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Say if I wanted to create a new platform in a game like the mobile game doodle jump. The differences in the different platforms are actually subtle changes in different parts of the feedback loop. If I broke the feedback loop down to four stages( observe, predict( formulate action ), act, get feedback ) I could explain one of the platforms as so:

Platform that moves side to side causes you to observe more than say the platform that just sits there and also makes you have to predict where the platform is going to be. Also, performing the action is more challenging as well because the platform is moving.

Having noticed this if one wanted to create a new platform they might think about platforms that challenge one of the first 3 stages of the loop( observe, predict, act ). You could make the player take more observations into account before formulating an action. You could shorten the time the player has to observe, predict, act. You could let the player observe as long as needed but challenge the action through time or more accuracy.

I kind of made the two connections when reading "The Design of Everyday Things". There's a page or two in the end on using his ideas in game design, but he doesn't necessarily say which parts can be applicable.

Am I on the right track in thinking this way?

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I'm not really sure there is an actual question here for us to answer, it's more just a discussion on HCI in game design with a request for us to comment on your thoughts. Is there something specific about this you are looking for an answer to? –  JonW Jul 29 '12 at 22:13
    
I guess my question is, "Is HCI applicable to game design in the way I'm trying to apply it?". Changed title to reflect this. –  Joey Green Jul 30 '12 at 2:39
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Short answer: If your game if for humans, then HCI applies. But I'm not sure exactly what you're looking for here. Maybe ask a question with a single (more generic) problem that you're facing not the whole project. –  JohnGB Jul 30 '12 at 8:02
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I don't understand the question: I think it needs explaining better. –  PhillipW Jul 30 '12 at 11:42
    
I have to agree with the others; it seems so obvious that HCI can apply to games (a human is interacting with a computer). Are you trying to ask specifically what's different about "normal" usability and gaming usability? Some aspects of games need to be difficult/less discoverable so the principles don't always translate 100% –  Ben Brocka Aug 4 '12 at 19:16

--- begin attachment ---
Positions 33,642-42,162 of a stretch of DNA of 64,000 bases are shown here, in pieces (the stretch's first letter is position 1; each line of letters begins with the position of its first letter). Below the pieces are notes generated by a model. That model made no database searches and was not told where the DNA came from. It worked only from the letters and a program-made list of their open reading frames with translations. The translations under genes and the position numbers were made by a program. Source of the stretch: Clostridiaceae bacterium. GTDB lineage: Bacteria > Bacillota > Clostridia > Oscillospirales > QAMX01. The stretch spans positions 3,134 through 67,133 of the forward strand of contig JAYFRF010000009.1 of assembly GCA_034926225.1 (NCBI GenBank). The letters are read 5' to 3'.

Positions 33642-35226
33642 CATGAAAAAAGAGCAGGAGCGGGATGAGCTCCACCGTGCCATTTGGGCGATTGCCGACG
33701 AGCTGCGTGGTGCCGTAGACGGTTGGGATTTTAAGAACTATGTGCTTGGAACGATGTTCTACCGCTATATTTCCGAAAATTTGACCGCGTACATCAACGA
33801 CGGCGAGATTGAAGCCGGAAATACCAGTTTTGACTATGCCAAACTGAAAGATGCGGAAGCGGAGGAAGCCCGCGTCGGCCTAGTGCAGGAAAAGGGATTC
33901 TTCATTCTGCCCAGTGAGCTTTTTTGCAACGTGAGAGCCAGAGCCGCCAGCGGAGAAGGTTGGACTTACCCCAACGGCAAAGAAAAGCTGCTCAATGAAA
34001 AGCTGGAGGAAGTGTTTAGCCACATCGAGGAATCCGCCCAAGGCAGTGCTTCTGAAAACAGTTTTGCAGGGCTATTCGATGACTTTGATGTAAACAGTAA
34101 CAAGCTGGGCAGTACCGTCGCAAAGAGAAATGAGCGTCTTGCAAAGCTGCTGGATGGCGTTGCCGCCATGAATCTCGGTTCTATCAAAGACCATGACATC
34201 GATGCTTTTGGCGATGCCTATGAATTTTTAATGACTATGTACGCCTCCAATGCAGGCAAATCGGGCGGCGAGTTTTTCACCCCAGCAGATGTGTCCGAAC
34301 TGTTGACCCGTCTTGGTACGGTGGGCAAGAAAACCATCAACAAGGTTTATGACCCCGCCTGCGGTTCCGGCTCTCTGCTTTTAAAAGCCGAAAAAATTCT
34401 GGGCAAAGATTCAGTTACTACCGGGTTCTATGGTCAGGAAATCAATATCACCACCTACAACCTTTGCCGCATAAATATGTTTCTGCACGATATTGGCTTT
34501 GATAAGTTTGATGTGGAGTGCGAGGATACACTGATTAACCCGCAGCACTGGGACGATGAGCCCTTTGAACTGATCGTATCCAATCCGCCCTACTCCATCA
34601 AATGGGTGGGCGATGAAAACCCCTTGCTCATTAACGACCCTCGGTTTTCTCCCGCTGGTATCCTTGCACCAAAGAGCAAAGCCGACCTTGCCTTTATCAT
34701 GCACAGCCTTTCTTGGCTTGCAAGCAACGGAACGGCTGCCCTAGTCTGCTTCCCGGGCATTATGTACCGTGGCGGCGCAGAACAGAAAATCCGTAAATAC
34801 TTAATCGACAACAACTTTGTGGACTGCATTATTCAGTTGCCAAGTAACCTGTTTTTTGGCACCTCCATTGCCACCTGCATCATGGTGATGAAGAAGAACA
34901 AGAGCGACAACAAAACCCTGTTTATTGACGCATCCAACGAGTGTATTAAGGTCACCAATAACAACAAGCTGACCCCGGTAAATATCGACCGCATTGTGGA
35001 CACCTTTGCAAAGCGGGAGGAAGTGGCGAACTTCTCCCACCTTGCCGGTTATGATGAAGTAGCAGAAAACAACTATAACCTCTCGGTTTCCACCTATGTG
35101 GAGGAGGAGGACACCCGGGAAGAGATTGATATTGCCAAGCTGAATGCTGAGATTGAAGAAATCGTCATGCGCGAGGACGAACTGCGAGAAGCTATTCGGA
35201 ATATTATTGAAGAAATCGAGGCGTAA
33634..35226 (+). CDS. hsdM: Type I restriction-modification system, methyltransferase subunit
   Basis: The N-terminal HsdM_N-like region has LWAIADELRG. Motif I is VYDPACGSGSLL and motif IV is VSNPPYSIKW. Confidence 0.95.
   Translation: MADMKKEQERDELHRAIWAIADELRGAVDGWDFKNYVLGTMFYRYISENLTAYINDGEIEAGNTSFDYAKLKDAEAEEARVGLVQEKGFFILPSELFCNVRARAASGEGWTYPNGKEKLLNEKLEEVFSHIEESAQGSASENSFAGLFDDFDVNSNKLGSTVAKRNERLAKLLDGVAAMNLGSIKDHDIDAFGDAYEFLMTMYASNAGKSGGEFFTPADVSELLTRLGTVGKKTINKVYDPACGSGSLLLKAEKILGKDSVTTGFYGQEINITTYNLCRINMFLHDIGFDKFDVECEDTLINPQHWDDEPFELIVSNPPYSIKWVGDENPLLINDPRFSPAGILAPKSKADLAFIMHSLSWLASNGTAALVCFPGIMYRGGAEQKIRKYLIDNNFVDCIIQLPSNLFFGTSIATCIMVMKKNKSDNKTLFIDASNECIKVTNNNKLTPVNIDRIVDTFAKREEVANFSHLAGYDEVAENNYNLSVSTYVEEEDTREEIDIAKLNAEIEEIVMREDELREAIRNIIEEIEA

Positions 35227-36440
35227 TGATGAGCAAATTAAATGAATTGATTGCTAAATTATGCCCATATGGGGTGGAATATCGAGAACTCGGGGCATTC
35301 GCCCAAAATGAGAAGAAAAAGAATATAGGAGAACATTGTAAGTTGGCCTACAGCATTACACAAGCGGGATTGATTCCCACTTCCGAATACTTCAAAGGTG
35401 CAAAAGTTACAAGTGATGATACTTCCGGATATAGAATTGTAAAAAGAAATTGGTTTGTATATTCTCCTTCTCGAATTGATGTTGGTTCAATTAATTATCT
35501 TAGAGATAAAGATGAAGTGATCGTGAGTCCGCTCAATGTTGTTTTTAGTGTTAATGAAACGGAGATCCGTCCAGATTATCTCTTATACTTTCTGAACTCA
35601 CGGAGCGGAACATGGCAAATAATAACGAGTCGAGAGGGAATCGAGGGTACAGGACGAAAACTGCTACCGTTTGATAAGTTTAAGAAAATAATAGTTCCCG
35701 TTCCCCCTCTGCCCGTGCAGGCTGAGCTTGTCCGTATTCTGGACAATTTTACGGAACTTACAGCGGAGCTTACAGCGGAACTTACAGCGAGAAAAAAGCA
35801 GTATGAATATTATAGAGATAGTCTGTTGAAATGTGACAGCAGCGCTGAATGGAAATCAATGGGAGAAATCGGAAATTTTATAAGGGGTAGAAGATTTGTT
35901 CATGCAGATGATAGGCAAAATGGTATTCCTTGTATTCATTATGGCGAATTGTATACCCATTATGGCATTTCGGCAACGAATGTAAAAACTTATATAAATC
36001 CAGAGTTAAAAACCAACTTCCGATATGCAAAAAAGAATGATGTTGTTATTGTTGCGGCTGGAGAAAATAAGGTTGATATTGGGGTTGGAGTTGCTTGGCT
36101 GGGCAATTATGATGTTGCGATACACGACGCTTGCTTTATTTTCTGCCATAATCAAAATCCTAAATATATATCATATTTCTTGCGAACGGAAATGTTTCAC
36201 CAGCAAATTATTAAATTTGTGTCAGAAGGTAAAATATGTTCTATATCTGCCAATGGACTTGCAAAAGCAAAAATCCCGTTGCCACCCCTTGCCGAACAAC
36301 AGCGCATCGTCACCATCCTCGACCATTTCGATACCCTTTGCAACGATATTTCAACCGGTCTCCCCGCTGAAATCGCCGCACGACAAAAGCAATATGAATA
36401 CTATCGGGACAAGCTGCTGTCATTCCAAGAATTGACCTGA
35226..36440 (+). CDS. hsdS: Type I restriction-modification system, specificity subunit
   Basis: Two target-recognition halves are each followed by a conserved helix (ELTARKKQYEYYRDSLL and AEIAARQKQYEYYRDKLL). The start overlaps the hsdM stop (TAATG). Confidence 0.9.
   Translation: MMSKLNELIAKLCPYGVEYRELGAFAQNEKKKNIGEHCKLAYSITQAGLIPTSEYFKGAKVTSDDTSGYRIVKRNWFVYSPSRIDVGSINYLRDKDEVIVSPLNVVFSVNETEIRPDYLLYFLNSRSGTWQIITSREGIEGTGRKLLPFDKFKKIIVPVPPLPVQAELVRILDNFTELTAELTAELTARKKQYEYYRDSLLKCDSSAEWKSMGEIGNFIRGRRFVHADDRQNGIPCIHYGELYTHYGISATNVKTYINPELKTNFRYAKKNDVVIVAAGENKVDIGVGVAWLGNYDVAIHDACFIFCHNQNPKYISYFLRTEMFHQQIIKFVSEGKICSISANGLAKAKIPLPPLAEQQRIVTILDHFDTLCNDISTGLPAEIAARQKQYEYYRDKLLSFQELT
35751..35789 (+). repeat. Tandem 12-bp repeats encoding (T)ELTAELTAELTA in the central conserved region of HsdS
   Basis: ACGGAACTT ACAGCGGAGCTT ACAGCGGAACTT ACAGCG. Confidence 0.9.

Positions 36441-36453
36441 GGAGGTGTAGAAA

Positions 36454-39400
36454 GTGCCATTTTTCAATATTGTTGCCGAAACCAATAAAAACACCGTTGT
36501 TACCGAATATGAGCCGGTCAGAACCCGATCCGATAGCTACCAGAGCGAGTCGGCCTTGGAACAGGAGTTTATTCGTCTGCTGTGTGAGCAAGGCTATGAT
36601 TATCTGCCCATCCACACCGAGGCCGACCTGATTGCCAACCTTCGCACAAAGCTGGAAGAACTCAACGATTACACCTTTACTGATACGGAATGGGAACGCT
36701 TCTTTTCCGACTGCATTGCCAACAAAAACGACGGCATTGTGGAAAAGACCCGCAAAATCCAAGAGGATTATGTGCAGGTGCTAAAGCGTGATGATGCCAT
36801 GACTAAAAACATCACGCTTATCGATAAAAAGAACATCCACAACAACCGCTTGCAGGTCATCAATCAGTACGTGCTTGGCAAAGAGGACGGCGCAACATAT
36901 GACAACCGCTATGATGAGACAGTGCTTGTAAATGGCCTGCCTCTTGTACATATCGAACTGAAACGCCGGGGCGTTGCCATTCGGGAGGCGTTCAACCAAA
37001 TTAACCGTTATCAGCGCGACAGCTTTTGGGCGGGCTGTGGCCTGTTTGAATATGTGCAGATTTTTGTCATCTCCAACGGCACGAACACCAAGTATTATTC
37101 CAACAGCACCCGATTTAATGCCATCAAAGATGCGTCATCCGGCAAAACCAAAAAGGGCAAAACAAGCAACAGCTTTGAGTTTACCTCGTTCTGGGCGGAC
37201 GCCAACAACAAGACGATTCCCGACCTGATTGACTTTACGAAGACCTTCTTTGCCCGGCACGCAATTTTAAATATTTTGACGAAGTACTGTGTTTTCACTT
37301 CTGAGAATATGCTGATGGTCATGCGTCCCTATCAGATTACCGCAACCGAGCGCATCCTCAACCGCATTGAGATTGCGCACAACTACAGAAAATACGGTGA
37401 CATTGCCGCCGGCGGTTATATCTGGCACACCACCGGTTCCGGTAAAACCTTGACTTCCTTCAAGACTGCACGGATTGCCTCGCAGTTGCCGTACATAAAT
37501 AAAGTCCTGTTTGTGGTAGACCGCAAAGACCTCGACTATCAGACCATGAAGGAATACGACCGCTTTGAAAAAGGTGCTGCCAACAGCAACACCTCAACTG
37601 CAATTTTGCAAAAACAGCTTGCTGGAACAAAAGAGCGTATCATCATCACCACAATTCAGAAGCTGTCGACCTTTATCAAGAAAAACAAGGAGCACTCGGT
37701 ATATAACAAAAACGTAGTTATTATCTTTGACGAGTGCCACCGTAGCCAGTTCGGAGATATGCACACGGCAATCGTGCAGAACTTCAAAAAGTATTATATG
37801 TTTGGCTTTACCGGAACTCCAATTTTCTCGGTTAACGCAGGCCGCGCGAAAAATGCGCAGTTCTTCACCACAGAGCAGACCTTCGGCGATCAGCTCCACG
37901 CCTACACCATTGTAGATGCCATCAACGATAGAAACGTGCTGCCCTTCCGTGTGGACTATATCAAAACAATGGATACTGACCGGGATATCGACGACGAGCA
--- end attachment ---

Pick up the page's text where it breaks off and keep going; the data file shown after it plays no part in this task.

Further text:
2 Answers 2

up vote 1 down vote accepted

UX concepts do apply to videogame design, but this is possibly less about micro-interaction analysis and more about larger design direction.

Some principles from HCI and UX that work well in videogames include:

Consistency

Notice how all platformers use the same visual clues for elements that can be interacted with in the same way? Seen how creatures with similar visual styling tend to act and react in consistent ways? That's a great example of the consistency principle at work.

Responsiveness

Just as buttons in a webapp darken on hover to show their clickability, good games make environments respond to and encourage the right user behaviours. Think how destructable items start to crack or darken before they get destroyed (else you'd wonder if you were just firing at scenery). Or the way enemies flinch on being hit, so you know you didn't miss. Even the way temporary platforms start to wobble when you step on them to hint their instability is a great example of responsiveness.

Direction

It's not just checkouts that need to show users how many steps are required to complete the purchase. Videogames benefit from giving users a sense of their progression too. That could be letting users see their previous environments below them (so they sense they've moved on). It could be increasing the frequency that the user sees the end goal or prize. It could even be in sound or music (think how Portal 2 starts amplifying musical crescendos as the user moves higher and faster). These are great cases of direction.

I'm sure you'll think of more as you continue reading, but that's the way I'd apply UX concepts to videogame design. Good luck!

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Of course HCI applies, and you should always have your mind on User Centered Design (UCD). A game application is no different from any other application when it comes to User Experience. However, and this is important, you should never implement strict usability conventions if they interfere with your gaming experience. The most simple (and I admit, a silly one too) example: If your game is to find hidden things, then you shouldn’t show the just because usability conventions say you have to.

That’s the real deal here. You need to define your gaming experience requirements list first, and then challenge that list on the user experience design you undertake. If you find a conflict between gaming and user experience – ask for advice from colleagues or project team (or here for that matter). Always be prepared to change the gaming experience list, as well as user experience requirements.

Hope this gives you an idea or two.

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Then again, even in the case you provide, hidden things should still be hinted at somehow - not just arbitrarily placed. So we can actually say this is a good example of the principle of information scenting. But certainly, you always want to keep the different software purposes and user goals in mind. –  Jimmy Breck-McKye Aug 4 '12 at 19:11

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